Supported by generous help from the Turnovsky Endowment Trust

Gustav Mahler’s heartfelt expression of existentialist optimism given resplendent treatment by the NZSO and departing Music Director Edo de Waart

By , 22/11/2019

The New Zealand Symphony Orchestra presents:
RESURRECTION

GUSTAV MAHLER – Symphony No. 2 (“Resurrection”)

Lauren Snouffer (soprano)
Anna Larsson (mezzo-soprano)
Voices New Zealand Chamber Choir (Music Director, Karen Grylls)
Orpheus Choir of Wellington (Music Director, Brent Stewart)

New Zealand Symphony Orchestra
Edo de Waart (conductor)

Michael Fowler Centre, Wellington

Friday, 22nd November 2019

“It opens as if on the brink of an abyss, and ends with an exhilarating rebirth”. With these words Edo de Waart, the conductor of this performance of Gustav Mahler’s monumental “Resurrection” Symphony, summed up in a programme foreword his reasoning for making the work his final assignment as the NZSO’s Music Director. According to the archive of that redoubtable critical periodical, “Middle C”, this was his seventh separate Mahler Symphony performance undertaken with the orchestra, the only ones missing from the canon being the Sixth and the Eighth – and with de Waart promising to return as “Conductor Laureate” in years to come, who can say whether or no he has either or both of those works in his sights as a “completion” of sorts?

It sometimes seems that the classical music world has become “cycle-mad” (an attitude in marked contrast to that of a number of great musicians of the past who expressly refused to perform (and record) certain works (even what many would regard as “great” ones) that they felt little affinity with). However, with all of the Mahler performances I’ve heard de Waart conduct over the years I’ve enjoyed his particular insights into and affinity with the Mahlerian ethos, albeit via a tightly-disciplined, straightforward and direct way with the music. I for one would be most interested in the idea of him completing his Mahler symphonic survey with the orchestra – something to consider, perhaps?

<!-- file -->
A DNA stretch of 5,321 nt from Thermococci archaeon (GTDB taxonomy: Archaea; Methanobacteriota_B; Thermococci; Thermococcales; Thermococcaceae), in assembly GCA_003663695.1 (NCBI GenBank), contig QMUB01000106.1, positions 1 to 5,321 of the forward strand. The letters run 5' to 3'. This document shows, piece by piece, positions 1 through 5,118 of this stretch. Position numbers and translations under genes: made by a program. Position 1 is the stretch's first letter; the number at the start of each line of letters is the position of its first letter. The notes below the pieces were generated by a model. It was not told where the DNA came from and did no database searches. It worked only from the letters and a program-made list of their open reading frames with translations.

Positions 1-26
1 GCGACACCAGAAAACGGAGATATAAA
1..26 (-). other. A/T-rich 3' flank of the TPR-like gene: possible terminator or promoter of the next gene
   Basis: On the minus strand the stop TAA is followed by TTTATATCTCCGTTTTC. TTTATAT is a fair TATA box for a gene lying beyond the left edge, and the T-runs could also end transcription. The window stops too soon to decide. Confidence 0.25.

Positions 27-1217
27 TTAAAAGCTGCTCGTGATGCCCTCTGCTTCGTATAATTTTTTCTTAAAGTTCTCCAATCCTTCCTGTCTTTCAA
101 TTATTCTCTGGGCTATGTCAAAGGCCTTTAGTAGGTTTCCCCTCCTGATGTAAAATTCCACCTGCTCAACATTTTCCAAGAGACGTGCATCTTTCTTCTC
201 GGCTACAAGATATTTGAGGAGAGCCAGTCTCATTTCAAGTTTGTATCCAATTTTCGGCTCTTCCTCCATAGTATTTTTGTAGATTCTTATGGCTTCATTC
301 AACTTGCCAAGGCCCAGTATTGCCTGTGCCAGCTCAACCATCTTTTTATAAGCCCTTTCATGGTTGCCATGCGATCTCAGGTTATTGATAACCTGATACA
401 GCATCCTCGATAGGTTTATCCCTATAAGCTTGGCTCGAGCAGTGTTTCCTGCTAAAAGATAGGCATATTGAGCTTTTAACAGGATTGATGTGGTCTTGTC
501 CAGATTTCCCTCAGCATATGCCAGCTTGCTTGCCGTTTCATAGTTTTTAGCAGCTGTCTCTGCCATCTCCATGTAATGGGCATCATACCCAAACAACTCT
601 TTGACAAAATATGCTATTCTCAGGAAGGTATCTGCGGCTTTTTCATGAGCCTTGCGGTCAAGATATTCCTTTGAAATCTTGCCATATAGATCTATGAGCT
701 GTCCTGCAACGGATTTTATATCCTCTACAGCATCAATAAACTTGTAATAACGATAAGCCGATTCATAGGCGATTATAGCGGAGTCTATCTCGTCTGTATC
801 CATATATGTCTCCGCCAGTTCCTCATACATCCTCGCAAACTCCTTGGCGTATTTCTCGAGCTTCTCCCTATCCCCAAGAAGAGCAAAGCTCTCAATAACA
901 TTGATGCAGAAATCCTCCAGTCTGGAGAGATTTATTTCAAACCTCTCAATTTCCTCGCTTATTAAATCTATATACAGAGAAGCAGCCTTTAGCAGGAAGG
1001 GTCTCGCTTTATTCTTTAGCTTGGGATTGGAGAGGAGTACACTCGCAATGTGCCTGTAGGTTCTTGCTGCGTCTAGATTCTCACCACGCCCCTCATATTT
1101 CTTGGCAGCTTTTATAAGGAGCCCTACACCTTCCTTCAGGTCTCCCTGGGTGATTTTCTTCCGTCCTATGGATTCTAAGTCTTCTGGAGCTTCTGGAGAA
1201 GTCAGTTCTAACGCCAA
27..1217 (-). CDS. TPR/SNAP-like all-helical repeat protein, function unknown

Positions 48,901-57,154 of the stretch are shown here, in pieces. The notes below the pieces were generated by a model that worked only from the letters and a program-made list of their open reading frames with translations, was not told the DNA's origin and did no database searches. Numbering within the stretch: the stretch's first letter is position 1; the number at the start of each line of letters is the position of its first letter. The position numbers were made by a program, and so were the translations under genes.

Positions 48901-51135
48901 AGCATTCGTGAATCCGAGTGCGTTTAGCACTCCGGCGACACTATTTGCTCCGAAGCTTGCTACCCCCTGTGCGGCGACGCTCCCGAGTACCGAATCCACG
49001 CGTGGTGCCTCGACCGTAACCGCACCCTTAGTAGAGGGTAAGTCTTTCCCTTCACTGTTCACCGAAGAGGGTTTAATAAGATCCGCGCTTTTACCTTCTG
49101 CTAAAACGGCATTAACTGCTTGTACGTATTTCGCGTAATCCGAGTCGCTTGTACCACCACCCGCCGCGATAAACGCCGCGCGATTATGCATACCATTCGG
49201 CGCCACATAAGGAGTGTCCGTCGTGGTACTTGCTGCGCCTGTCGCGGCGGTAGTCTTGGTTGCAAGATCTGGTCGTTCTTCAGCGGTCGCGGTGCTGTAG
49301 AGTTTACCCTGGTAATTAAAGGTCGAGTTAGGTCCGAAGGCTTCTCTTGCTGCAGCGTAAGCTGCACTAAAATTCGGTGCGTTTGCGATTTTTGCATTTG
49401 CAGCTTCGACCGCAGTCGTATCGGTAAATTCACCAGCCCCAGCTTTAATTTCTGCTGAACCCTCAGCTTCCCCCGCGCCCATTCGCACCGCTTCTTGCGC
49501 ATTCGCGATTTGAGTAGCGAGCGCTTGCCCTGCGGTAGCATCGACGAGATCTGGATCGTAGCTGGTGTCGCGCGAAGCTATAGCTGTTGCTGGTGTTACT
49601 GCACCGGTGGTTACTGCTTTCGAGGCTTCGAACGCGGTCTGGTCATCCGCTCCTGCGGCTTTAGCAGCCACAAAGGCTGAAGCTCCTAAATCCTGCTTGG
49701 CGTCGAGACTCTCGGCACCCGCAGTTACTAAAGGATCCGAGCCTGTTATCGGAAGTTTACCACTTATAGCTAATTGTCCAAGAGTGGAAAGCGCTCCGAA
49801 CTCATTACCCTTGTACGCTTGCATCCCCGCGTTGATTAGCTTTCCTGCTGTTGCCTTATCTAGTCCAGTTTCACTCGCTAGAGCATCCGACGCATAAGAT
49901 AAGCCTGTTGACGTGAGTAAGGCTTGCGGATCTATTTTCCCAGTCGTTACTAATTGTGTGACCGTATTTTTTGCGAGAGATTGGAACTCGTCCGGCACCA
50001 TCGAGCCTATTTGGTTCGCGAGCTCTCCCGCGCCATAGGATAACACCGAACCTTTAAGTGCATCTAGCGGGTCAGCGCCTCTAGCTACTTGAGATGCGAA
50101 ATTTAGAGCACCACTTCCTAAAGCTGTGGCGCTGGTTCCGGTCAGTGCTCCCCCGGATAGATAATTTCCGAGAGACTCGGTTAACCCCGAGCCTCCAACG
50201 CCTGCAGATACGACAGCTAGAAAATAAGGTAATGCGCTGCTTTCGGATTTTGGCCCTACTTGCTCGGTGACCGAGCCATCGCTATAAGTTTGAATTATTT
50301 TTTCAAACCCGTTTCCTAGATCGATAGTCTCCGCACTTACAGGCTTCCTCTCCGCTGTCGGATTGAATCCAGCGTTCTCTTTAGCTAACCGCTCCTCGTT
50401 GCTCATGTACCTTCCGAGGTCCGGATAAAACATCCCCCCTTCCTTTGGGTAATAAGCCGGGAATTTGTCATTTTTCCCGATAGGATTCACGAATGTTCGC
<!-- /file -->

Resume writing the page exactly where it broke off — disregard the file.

Over the period I’ve been attending NZSO concerts (since the late 1960s), the orchestra has been fortunate in having a number of music-directors seemingly well-versed in this composer’s once warily-regarded oeuvre – performances of the symphonies that stood out for me over the pre-de Waart years were those by Michi Inoue, Uri Segal, Victor Yampolsky, Franz-Paul Decker, James Judd and Pietari Inkinen, not to mention Vladimir Ashkenazy’s sensational presentation of the rarely-heard “Symphony of a Thousand” the massive Eighth, at an Arts Festival concert in Wellington in 2010  (regarding recent Festivals by comparison, those, unfortunately, were the days!)…..

All of those occasions referred to above have contributed to the orchestra’s building up a well-versed Mahler style, one shaped according to each maestro’s wishes, and evolving as a living, breathing and above all, flexible attitude, one able to readily encompass the demands of each of the composer’s symphonies along the interpretative lines of whomever is on the podium. This state of things was expressed in no uncertain terms this time round by the orchestra’s delivery of the Symphony’s first movement, marked Allegro Maestoso. Right at the  beginning, de Waart and his players gave the music arresting, sharp-edged focus and tremendous tonal weight, serving notice that everybody was here to mean business.